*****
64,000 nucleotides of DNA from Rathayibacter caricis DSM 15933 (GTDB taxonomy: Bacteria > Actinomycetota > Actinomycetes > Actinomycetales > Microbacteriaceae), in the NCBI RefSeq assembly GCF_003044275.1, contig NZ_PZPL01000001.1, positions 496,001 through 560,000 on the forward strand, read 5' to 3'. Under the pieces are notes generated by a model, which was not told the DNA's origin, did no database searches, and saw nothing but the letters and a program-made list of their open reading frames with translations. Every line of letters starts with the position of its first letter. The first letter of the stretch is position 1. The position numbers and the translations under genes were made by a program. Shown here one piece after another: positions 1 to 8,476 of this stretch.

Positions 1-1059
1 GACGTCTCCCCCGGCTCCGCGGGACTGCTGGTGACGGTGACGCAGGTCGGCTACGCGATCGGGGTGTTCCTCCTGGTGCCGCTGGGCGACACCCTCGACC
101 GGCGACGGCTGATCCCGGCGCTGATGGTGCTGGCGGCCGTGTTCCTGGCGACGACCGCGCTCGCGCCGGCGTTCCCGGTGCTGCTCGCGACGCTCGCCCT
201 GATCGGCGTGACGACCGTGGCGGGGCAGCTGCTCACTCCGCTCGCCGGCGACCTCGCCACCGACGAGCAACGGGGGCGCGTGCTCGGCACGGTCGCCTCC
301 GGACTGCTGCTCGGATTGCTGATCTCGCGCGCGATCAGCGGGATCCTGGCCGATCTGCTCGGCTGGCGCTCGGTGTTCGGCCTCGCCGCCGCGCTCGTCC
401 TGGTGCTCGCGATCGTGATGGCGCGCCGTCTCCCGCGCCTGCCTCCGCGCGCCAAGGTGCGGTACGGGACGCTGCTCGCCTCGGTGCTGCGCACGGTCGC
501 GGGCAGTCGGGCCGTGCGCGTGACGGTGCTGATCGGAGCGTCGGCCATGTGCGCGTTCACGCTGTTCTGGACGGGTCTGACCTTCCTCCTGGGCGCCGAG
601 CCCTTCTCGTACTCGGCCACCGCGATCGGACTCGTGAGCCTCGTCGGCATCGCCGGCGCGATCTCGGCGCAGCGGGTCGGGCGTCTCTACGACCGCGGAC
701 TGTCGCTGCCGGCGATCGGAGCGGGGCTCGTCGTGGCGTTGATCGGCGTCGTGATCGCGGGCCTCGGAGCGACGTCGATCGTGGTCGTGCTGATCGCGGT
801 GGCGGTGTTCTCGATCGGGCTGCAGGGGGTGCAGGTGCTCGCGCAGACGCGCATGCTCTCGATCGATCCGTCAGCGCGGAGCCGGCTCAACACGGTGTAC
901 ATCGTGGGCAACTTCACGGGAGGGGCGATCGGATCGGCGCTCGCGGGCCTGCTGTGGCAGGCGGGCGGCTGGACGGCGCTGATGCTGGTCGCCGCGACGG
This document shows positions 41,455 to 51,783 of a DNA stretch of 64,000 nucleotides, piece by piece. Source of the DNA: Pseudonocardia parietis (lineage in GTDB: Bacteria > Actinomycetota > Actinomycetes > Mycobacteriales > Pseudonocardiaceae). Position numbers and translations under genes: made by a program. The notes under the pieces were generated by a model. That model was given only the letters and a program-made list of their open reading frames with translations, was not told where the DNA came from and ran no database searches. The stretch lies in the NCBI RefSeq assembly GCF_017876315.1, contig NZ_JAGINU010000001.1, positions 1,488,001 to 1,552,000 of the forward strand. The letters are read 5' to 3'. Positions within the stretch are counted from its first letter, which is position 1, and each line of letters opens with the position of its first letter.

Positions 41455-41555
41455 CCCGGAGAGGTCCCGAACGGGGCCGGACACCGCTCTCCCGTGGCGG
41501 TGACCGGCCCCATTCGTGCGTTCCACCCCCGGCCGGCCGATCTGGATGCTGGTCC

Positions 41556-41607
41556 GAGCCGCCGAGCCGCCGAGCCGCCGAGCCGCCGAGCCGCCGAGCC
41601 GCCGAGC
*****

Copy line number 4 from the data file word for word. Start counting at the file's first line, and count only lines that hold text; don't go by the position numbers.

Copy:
101 GGCGACGGCTGATCCCGGCGCTGATGGTGCTGGCGGCCGTGTTCCTGGCGACGACCGCGCTCGCGCCGGCGTTCCCGGTGCTGCTCGCGACGCTCGCCCT